NORTH Korea has played an extremely clever game of nuclear blackmail with the rest of the world for several years -- extracting billions of dollars and getting international recognition for doing what they agreed to do and should have done all along.
Now, having signed a $4 billion nuclear deal last October that was to end all questions, they are up to their old tricks again.
Last fall North Korea agreed to freeze its nuclear program -- in exchange for light-water nuclear reactors financed by the United States, Japan, and South Korea. The White House was heavily criticized for extravagance. But it argued the alternatives were worse. Maybe, maybe not.
Now the North wants to break what US envoy Robert Gallucci says was an airtight deal -- by insisting the nuclear reactors be built by some country other than South Korea. It feels skittish about all those South Koreans crossing the border with state-of-the-art equipment. Apparently Ambassador Gallucci did not get the North to sign on the dotted line about South Korea as supplier. Why not? In any event, it has become a loophole the North is exploiting on the eve of the Nuclear Non-Proliferation Treaty meeting on April 12. (Mr. Gallucci's deal was sealed just prior to the November elections).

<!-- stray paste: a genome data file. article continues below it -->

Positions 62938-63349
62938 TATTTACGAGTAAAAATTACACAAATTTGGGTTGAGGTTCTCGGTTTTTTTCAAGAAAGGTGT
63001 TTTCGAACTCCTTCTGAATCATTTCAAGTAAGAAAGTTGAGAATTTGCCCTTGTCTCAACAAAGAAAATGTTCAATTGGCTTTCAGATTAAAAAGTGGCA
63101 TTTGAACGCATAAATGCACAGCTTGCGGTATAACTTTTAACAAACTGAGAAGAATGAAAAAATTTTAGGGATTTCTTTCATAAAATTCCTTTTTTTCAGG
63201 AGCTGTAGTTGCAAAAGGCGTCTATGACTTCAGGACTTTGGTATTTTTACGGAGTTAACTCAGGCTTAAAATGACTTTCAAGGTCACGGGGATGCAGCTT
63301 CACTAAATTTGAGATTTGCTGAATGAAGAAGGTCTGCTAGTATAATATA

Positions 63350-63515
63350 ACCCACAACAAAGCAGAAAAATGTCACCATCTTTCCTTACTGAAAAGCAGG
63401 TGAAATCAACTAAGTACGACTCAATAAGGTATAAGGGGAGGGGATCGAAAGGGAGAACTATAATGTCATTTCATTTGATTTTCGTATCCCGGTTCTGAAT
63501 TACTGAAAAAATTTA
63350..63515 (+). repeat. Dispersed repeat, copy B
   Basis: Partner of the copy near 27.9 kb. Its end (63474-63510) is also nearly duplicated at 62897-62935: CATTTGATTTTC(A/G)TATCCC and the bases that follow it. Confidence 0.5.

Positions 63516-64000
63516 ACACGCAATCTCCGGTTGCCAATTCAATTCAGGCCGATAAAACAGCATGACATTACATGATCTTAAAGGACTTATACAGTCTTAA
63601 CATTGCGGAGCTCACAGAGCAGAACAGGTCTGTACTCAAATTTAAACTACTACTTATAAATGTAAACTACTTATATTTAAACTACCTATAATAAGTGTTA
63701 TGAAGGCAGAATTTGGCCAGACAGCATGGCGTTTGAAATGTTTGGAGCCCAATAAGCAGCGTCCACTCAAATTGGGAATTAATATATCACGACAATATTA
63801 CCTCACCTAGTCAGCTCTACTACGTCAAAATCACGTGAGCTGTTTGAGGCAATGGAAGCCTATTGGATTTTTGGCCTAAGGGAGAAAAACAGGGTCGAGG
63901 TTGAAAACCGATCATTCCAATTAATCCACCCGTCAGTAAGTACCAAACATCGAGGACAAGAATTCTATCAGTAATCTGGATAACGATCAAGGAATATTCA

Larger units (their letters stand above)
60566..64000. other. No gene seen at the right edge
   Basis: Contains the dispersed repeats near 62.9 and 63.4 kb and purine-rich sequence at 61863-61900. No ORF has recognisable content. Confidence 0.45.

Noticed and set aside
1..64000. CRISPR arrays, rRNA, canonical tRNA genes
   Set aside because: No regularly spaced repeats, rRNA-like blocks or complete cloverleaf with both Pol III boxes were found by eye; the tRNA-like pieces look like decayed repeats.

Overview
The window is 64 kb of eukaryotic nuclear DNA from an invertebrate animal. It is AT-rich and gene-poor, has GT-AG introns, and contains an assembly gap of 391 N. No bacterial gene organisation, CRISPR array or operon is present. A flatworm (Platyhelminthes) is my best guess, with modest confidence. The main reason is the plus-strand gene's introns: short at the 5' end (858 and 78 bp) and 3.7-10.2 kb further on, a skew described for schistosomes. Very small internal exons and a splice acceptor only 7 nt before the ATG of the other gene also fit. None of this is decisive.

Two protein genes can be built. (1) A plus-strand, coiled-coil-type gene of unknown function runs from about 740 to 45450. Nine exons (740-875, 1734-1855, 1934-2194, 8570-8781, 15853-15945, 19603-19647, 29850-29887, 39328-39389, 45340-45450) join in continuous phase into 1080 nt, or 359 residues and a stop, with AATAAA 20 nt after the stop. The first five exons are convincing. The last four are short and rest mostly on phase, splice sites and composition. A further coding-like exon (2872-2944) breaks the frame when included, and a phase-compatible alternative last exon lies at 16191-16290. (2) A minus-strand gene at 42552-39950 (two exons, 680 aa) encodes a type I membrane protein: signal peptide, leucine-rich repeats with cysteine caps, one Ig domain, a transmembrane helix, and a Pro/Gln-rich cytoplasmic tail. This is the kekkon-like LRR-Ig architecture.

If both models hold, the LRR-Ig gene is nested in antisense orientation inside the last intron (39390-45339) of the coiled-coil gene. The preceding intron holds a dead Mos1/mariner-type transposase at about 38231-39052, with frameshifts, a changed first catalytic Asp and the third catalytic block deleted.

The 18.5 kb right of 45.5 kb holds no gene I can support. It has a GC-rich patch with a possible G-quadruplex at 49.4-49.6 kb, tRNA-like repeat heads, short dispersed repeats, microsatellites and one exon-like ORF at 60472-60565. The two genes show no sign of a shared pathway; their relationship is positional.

The administration must try to hold firm on the deal it struck -- if for no other reason than to avoid a ''North Korean precedent'' for other states willing to barter for NPT membership.
North Korea suspended its NPT membership two years ago when traces of plutonium were found during routine UN inspections. Prior to that North Koreans insisted they did not have nuclear weapons-grade material -- though they had sunk billions over 10 years into reprocessing plants that produce the stuff.
The CIA estimates North Korea may have several nuclear devices, and could make more if it processes spent fuel rods.
Some experts insist North Korea is really just a paranoid nation that wants to join the international community. They note North Korea's potential destructiveness on the Pacific Rim and counsel steady patience.
Others say patience simply offers more time to develop weapons.
The White House warns that a breach of the agreement will mean no economic benefits. But dictatorships don't always make a healthy consumer economy their first priority.